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Have you ever feared your dreams because they are not coming true the way you envisioned in your mind and you try desperately to steer and grab the control from the driver behind the wheel and feel frustrated because you are obviously not the one in command?  You are a piddling second.  You have to stay in your seat, be a dutiful passenger and put on the safety belt.  The only thing left is to enjoy the ride, appreciate the view, point out the stops and request for a pee break.  Dreams are funny, unfunny things in our lives.  I can never forget that expression on my friend’s face when my friend blurted out half in pity and half some other indescribable emotion that my dream is not turning out as planned like somebody yanked the carpet from underneath, like somebody robbed me of my birthright.  But life is not a fairy tale or it’s a misconception that fairy tales are lovely, pretty conconctions, when they can actually be dark and grim.   It takes all kinds of stories to make an epic life.  My friend blurts out truth like writing prompts begging, forcing me to spit, spew and foam in the mouth like a rabid dog.  What of being the captain of your own proverbial ship as each one of us is, ought to be, in theory and practice?   What powers lie beneath our passenger hands that sends us beyond the illusion of sailing our own vessel.  The things we can be masters over still span a breadth much, much more than the width and length of a car.  It spans forests and jungles, mountains and rivers, continents and oceans.  It runs the gamut of your creativity and proactivity, infinite and not as tarnished as you thought because you tend to sell yourself short.  Choose your battles well and you can soar over distances.  Each day may not seem to be the clean slate we want it to be or was promised us, but it is, if you look intently, intentionally enough.  You don’t need a microscope to see.  It’s as fresh and innocent as the day Adam and Eve stepped into Eden.  To paraphrase generations in my family, we march into the paradise and hells of our own making.  If we have lost our way somehow, the directions will arrive at the time we are ready to be found.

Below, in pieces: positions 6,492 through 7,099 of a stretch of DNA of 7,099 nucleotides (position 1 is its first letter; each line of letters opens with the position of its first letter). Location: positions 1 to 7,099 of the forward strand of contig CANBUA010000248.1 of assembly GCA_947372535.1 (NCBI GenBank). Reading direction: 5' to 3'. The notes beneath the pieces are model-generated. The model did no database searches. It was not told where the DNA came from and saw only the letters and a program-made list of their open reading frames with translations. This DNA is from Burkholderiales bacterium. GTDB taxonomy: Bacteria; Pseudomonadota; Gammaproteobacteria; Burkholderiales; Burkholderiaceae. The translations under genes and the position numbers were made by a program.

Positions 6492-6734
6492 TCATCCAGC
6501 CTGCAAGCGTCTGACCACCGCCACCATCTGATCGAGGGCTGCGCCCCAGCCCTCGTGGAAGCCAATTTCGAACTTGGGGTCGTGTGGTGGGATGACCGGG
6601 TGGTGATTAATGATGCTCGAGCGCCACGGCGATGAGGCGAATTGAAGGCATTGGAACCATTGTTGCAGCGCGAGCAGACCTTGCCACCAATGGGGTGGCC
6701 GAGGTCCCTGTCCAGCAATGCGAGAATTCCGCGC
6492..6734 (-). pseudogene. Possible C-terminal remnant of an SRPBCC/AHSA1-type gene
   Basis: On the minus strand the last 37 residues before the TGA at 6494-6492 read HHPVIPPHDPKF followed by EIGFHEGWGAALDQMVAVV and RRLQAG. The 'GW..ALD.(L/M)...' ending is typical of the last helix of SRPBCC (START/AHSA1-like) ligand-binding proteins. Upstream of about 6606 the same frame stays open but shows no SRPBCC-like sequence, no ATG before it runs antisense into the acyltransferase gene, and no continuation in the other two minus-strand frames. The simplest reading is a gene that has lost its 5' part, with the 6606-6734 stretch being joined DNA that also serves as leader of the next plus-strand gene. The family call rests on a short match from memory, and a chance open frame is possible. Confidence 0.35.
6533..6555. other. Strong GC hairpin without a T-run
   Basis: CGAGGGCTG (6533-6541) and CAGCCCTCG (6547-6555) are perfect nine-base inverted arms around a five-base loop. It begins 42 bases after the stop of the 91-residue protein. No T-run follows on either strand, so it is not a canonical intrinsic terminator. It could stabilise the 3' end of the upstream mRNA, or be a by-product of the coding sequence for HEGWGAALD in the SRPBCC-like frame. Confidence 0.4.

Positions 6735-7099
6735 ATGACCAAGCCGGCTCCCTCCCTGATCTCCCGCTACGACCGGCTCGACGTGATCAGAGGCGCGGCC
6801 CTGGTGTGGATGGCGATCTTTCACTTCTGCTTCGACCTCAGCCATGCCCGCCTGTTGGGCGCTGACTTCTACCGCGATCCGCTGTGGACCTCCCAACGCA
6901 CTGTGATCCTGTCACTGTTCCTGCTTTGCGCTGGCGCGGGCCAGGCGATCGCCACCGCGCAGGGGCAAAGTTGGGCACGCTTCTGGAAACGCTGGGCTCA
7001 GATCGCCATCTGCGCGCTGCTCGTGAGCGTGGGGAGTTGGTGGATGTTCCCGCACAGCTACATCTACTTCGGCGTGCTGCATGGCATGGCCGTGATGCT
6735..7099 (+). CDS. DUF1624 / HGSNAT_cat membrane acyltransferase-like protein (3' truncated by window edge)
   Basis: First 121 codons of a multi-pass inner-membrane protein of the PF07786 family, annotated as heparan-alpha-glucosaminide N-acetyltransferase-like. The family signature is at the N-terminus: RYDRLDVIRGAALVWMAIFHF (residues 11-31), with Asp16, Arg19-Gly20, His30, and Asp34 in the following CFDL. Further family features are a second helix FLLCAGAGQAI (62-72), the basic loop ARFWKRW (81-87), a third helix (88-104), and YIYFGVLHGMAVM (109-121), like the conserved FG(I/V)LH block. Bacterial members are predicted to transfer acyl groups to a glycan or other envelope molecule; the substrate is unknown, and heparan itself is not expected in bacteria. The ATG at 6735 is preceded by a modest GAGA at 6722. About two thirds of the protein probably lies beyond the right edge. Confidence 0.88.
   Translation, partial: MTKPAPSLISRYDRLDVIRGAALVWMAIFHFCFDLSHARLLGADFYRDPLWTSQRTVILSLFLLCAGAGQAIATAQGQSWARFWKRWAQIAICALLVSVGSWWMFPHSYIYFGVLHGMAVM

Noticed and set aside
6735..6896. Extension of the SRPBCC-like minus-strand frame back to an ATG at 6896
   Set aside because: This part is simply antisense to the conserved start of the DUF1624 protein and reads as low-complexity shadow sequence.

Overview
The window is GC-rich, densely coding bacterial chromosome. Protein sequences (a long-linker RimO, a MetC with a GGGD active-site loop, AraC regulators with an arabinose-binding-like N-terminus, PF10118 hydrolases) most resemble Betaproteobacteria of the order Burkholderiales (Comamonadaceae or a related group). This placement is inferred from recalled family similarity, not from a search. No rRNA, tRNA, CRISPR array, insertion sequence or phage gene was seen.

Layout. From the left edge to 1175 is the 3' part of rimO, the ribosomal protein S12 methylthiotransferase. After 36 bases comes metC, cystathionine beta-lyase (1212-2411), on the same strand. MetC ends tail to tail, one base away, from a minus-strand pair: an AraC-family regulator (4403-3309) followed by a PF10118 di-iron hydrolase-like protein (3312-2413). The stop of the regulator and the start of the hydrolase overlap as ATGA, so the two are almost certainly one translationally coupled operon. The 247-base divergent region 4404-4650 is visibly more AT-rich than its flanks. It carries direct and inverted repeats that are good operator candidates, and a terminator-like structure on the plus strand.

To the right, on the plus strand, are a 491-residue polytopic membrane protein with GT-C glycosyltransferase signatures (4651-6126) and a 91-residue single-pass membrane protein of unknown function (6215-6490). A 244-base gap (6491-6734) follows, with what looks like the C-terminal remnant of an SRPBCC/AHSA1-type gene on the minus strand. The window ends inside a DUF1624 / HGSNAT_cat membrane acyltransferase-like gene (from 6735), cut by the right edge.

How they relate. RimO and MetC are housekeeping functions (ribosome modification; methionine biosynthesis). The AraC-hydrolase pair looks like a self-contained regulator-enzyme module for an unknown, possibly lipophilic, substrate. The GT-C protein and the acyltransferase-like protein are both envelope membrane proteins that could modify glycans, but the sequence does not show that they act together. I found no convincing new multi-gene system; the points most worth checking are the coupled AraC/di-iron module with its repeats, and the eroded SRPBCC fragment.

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The odd ramblings were ticked off by the usual writing-prompt-like, probing expressions of my friend though not in a deliberate attempt to eke out an essay.  They somehow also spilled right after a psychedelic trip of a movie made even trippier in 4D — Doctor Strange.  Yes, 4D.  Not just 3D.  Not smell-o-vision.  The chairs shook and jerked every fight scene. Snow blasted when the Ancient One teleported Stephen Strange to the top of the Himalayas. Mist spewed and beside me, Jimmy squealed, “Water!”  Wind blew as the world was coming to an end.   The experience somehow opened a sorcerer’s portal in my mind and triggered a response to the already strange promptings before the movie which I originally did not want to watch in 4D because I thought it would be corny.  I’m happy to have been proven wrong because the effects added to the drama and the extra-sensory input fit the film’s magical, mystical mood.  What a hoot to boot for all of us kids!

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Instantly Home

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We felt at home instantly the minute we walked out of the airport into the balmy, tropical night.  A Didi (one of the Uber-like servers in China) car drove up immediately and whisked us, not to a hotel or guest house but our very own monthly-rented apartment complete with amenities that you wouldn’t think you’re anywhere but home.  I was always impressed by the lushness of Singapore but Xishuangbanna is equally lush, yet more untamed than manicured, less maintained and wilder looking but the roughness is part of the attraction.

One expat website labeled it a poor man’s Thailand and there may be truth to that since things can be relative to how much you make and spend.  However, for us who have been stuck in the industrial, drab, flat north, the green land and blue sky expanse is more than welcome as well as its affordability.  The imperfections make it a real city like any other struggling to survive the ups and downs of humanity and the economy.